Fighting Against Military Criminal Charges
As soon as an individual joins the military, he is at the mercy of the military. From the moment he signs on, he is held to the military standards. This means following the Uniform Code of Military Justice. If a soldier breaks any of the laws in the code, then he could face military criminal charges. Find out how military charges differ from civilian charges, and what a conviction could mean for you.
What are Military Criminal Charges?
Military criminal charges are any charges that break the criminal code listed in the Uniform Code of Military Justice (UCMJ). Although the code contains many laws that are in civilian law, it also has other laws. Only members of the military need to comply with the UCMJ.
Some of the laws in the code apply to incidents like insubordination. If you fail to listen to your senior officer, then you could find yourself facing charges of insubordination. However, the code also includes civilian criminal laws, like assault and theft. While the crimes might be the same, the penalties for the crimes can differ.
If you face military criminal charges for breaking a law that is also a civilian law, then you could be tried twice. For example, drinking and driving breaks the UCMJ. However, it also breaks the civilian DUI law. As a result, you could face both military and civilian charges. Sometimes, you might face charges in only military court. If those charges result in an acquittal, then you could still face charges in a state court. That said, you cannot go to court for the same crime if the law is a federal law. For example, fraud is a federal offense. You would either face charges in a military or federal court. No matter what, you could not face charges in both courts.
The Differences Between Military and Civilian Charges
There are several key differences between military and civilian charges. First, there is the issue of procedure. Military court can be very different from civilian court. Although this might not mean much to you as the defendant, it does mean a lot to your lawyer. If your lawyer has no experience with military court, then he might not be able to properly defend you.
Another major difference is how the court hears your case. When you have military criminal charges, you go to a court-martial. There are several types of court martials. The type that you get depends on your crime. However, in all court martials, a military judge and commissioned officers or enlisted members as the jury hear your case. The number of people on the jury depends on the type of court-martial. In a military court, the accused individual can ask that the judge alone decides his fate. When this occurs, there is no jury.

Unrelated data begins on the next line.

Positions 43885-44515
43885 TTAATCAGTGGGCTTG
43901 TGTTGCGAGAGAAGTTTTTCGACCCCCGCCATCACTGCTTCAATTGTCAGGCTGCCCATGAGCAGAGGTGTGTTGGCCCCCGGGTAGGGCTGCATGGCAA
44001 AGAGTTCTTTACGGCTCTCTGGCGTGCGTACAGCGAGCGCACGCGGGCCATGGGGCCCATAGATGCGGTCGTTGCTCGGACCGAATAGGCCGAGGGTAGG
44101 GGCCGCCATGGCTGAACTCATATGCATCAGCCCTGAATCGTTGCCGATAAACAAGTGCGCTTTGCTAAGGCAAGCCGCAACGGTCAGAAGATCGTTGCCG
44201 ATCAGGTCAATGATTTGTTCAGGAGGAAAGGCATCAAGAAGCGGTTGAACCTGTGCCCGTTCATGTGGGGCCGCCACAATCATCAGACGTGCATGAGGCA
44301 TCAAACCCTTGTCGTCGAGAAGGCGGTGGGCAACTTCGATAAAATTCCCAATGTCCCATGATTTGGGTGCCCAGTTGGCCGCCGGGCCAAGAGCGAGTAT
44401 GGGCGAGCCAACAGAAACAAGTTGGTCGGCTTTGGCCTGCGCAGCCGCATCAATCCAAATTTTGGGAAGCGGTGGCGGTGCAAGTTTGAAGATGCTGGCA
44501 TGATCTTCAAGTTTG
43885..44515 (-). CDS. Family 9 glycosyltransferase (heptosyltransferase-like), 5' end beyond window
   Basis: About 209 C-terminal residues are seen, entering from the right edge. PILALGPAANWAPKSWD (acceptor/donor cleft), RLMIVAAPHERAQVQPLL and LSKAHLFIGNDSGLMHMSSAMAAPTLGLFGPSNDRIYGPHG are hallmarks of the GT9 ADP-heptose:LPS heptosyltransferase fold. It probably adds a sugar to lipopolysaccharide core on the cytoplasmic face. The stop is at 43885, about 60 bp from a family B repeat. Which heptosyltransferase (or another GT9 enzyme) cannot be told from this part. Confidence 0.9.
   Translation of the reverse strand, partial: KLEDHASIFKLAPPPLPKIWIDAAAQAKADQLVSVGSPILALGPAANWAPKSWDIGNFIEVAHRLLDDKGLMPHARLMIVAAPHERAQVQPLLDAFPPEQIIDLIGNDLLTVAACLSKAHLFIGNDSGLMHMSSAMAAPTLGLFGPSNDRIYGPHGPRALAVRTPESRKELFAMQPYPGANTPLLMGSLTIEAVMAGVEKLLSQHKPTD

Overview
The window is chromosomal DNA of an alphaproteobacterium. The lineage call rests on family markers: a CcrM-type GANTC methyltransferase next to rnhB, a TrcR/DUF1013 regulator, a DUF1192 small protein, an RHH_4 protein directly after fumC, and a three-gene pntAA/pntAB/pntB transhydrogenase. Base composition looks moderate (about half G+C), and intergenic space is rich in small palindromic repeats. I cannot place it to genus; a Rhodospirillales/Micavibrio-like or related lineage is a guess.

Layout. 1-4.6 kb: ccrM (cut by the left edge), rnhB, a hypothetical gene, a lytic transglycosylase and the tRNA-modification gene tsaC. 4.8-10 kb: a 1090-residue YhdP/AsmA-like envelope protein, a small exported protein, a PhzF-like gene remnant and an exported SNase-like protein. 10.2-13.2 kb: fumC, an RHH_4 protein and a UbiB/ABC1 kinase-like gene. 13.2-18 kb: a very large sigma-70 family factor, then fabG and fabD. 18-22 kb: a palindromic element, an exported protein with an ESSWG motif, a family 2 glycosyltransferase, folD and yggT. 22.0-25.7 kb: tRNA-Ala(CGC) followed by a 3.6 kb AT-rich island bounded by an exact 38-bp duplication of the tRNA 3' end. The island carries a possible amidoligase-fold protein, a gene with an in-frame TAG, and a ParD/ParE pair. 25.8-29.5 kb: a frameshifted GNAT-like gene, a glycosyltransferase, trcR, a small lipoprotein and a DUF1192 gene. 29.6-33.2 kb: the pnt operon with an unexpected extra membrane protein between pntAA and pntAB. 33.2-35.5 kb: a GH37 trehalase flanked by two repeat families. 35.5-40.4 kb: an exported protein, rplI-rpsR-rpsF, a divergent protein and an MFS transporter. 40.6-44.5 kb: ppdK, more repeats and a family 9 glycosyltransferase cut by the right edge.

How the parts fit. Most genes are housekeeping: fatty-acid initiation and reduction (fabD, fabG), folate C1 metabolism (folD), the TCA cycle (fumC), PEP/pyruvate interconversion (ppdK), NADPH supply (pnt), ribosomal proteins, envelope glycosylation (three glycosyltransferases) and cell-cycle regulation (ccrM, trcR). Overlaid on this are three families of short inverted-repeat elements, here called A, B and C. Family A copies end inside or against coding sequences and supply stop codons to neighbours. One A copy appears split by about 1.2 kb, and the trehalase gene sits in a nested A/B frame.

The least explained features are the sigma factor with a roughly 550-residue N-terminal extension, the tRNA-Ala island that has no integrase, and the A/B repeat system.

One of the most drastic differences between military and civilian charges involves the conviction process. In a military court, the jury needs a two-thirds agreement to convict you. If less than that wants a conviction, then you get a “not guilty” verdict. Unlike civilian law, there are no hung juries. The only exception to the two-thirds rule is a death penalty case. If yours is a death penalty case, then the court requires a unanimous verdict.
The sentencing is also different. Instead of giving a sentence for every individual crime, the jury issues one sentence. The two processes are quite different.
If you fail to fight back against your military criminal charges, then you put your future at risk. In addition to risking your military career, you also risk your life as a civilian. You could face years in prison and a conviction that remains on your record for life. After you serve your sentence, your life won’t be the same. If you try to get a job or a house, then someone could find out about your conviction. You might not be able to find gainful employment or a decent place to live.
Fortunately, there are ways that you can fight your military criminal charges. To do so, you need an experienced lawyer. Finding the right lawyer to represent you is perhaps the most important part of fighting your charges. If you get a lawyer who has no experience in military court, then your chances of a successful case are low. Because military court differs greatly from regular court, you need a lawyer who understands how the system works.
Once you find the right lawyer, your work is done. In court, your lawyer can represent you. Then, he can try to convince the judge and/or jury that you are innocent. In some cases, he might try to convince the judge to lessen your charges. His course of actions depends on the circumstances surrounding your arrest.
Don’t put your future at risk. Instead, contact a lawyer and fight your military criminal charges.